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Tuesday, August 16, 2016

City Slickers (Reviewed by Dad)

Years ago, I took a course on how to write formula movies for Hollywood where City Slickers was used as an example of a formula pic you could set your watch to, which makes the movie a true testament to how great screenwriting transcends mechanics.

For those who missed it when it came out in 1991, City Slickers is a cowboy buddy comedy starring Billy Crystal as Mitch Robbins, a New York radio-ad timeslot salesman with a loving wife, two teenage kids, and the mother of all mid-life crises.

The crisis manifests itself during Crystal’s hilarious meltdown before his young son’s class during a “Bring Your Dad to School Day” that leaves everyone in the room (kids and teacher alike) gaping and depressed.  With his wife threatening to kick him out unless his “gets his smile back,” Robbins hits the trail with two boyhood friends for a working-ranch cowboy vacation that he hopes will put his life back on track.

Those two friends are Phil (played by Daniel Stern) an affable loser stuck in one of filmdom’s most loveless marriages, and Ed (the late Bruno Kirby), a sporting goods salesman who takes time away from his underwear-model main squeeze to exorcise the chip on his shoulder by going on dangerous vacations with his two buddies Phil and Mitch.

The film actually begins with the three buddies joining the Running of the Bulls in Spain where, of course, Mitch is the one who ends up with his bottom gored.  And it’s Ed who comes up with the idea of a two-week working holiday wrangling  on a Western cattle ranch.

The boys get to the ranch in time to meet their companions for the adventure: father and son black dentists (get over it, scolds the son), doppelgangers for ice-cream kings Ben and Jerry, and the (as usual) underutilized Helen Slater.

Slater gives Mitch and friends the chance to act heroically when the film’s nemeses, a pair of no-good cowpokes, gives her a hard time.  But the day is actually saved by the dark and dangerous Curly played by the incomparable Jack Palance.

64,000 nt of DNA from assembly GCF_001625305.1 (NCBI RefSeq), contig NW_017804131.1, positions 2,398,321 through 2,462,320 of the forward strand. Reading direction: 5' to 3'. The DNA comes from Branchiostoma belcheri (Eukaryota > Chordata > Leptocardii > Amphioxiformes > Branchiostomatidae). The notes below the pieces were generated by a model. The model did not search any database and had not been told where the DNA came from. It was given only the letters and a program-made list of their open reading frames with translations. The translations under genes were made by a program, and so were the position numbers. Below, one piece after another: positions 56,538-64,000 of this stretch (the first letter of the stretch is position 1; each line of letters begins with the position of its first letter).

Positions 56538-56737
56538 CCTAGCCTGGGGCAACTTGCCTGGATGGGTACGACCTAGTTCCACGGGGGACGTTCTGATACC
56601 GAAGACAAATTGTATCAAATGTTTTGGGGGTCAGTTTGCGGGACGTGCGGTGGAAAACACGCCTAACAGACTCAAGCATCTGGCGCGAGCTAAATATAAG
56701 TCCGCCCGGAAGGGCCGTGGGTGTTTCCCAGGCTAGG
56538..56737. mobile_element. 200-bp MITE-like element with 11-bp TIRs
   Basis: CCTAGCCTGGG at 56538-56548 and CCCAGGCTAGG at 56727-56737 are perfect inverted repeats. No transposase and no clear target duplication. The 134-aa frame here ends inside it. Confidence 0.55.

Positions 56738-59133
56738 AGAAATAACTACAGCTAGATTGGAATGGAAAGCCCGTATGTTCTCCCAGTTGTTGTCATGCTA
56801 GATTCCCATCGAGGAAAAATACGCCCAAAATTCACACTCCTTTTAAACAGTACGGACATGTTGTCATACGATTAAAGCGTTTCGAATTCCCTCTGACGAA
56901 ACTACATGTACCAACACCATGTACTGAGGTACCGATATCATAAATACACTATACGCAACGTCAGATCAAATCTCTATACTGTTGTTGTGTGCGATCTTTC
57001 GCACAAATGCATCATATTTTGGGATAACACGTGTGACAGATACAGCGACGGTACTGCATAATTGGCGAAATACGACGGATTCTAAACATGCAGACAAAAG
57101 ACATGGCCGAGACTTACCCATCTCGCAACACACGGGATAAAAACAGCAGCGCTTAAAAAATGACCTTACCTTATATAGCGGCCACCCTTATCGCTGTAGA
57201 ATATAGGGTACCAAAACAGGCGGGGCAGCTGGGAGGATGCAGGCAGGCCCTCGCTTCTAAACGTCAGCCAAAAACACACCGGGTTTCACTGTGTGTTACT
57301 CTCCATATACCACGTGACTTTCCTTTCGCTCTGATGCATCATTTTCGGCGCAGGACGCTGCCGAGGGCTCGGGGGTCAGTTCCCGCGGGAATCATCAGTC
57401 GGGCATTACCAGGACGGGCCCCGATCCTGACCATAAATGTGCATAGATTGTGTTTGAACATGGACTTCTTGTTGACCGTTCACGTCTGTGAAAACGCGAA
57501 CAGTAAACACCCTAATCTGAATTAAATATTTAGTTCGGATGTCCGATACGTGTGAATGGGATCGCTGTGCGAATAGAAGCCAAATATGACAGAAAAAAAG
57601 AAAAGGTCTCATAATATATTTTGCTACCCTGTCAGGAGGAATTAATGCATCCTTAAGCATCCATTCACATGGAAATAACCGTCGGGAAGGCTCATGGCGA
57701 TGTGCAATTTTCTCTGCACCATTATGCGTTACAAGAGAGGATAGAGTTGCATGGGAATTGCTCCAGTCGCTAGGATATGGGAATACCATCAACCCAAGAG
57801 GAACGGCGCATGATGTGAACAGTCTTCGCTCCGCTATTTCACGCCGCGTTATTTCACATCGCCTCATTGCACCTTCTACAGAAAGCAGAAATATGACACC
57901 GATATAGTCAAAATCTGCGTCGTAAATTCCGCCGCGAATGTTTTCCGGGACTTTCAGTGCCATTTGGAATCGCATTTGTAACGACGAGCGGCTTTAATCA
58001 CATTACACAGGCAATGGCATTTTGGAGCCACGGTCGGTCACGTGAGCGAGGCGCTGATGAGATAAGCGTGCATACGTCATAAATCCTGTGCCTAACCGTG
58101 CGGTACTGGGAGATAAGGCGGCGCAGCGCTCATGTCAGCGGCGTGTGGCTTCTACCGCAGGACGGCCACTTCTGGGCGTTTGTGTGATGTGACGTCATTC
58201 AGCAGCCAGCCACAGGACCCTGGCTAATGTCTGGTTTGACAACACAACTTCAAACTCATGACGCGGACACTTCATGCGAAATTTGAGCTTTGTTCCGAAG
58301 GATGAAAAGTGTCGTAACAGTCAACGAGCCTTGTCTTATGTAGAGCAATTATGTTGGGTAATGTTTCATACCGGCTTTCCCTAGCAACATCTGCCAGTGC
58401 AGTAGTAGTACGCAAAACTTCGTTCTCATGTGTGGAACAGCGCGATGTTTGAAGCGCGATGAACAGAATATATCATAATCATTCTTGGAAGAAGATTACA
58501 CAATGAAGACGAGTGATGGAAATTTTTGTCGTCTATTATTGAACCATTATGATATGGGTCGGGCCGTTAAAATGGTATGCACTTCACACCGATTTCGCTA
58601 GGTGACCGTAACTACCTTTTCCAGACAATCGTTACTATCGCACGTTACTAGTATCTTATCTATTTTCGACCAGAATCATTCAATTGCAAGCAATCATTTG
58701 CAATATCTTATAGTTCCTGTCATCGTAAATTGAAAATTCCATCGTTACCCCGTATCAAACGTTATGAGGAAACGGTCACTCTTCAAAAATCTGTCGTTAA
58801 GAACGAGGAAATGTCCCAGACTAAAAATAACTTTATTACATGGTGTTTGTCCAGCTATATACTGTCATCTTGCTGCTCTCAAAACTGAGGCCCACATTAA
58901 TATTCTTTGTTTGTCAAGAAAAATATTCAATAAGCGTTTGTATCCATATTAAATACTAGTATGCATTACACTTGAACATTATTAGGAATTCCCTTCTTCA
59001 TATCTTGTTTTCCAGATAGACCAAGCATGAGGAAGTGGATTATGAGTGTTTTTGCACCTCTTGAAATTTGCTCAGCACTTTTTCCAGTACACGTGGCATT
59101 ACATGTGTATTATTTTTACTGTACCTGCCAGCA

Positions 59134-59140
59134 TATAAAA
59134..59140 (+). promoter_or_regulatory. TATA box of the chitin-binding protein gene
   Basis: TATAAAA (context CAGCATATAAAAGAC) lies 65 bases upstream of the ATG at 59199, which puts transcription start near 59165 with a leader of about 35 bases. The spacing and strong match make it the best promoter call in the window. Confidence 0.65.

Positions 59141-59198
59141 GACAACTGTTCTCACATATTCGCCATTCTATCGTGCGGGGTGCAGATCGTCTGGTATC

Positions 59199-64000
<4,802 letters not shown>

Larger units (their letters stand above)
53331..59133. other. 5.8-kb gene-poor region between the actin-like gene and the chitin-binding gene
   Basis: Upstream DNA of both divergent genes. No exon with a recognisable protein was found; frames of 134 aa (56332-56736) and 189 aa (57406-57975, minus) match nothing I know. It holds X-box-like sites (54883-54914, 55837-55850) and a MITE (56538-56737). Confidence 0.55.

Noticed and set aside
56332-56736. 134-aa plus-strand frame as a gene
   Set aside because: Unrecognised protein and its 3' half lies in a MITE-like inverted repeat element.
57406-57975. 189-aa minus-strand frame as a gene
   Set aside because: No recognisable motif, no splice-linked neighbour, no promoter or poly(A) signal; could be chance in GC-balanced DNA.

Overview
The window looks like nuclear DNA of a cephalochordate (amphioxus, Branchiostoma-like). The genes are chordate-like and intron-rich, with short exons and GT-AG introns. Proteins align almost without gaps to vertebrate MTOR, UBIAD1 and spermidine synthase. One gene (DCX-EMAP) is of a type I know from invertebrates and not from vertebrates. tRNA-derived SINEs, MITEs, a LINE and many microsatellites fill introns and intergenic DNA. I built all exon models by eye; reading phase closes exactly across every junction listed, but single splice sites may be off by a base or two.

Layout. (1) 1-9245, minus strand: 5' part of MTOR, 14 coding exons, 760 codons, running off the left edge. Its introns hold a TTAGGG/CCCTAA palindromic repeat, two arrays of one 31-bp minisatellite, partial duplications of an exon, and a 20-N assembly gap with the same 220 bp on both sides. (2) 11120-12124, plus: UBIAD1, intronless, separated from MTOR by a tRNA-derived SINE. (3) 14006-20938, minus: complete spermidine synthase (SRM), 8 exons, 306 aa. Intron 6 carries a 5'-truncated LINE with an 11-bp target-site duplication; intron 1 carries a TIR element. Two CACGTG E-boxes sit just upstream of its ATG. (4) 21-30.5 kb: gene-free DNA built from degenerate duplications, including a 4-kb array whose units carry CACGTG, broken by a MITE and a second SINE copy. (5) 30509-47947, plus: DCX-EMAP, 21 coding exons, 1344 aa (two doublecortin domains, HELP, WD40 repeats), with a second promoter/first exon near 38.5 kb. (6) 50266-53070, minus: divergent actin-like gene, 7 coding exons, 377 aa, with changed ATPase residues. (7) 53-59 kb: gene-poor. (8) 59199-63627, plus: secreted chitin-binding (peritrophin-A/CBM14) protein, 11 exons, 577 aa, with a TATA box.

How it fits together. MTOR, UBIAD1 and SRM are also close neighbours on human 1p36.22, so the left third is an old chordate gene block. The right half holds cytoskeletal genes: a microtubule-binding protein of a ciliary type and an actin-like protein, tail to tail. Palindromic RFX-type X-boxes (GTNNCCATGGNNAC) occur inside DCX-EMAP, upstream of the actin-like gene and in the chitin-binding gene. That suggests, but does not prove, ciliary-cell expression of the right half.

This being a formula picture, the challenges Mitch and his friends face begin light and end overwhelmingly heavy, eventually leading to a situation requiring Mitch to summon up that inner cowboy he never knew was in him.

Unlike other stars who have successfully mixed comedy and drama, notably Tom Hanks and Robin Williams, Billy Crystal doesn’t let his performances get tripped up by the secret desire to make audiences love him.  His Mitch is a pain in the butt – childish, broody, whiny – albeit a pain in the butt with a remarkable gift for wisecracking.  And it’s his willingness to play to these imperfections that generates genuine drama from formulaic scenarios.

The film also treasures quiet moments, notably short scenes featuring the three friends conversing while in the saddle, scenes which transcend broader comic and action sequences and secretly reveal the true theme of the picture: what it means to be a grown up.

The kids seem to have liked it when we shared City Slickers at a Vermont B&B.  Or so I think.  Ben?

Ben Replies: I enjoyed City Slickers, it was fun to watch, although no one expects a comedy to be groundbreaking, and Slickers was not.

As someone who’s not super familiar with older comedies, this cowboy laugh-out-loud reminded me a bit of Anchorman, Zoolander or Ted: hilarious in a fun kind of way, full of people being stupid, and brimming with bright but not very real characters. Every scene is fun and the cast is great. But with every cliche (and an overly long saving-a-calf scene), I’m reminded that, having heard City Slickers  was an Oscar winner, I was secretly hoping that it would be more than just enjoyable.  Although I enjoyed the film a lot, groundbreaking it was not.

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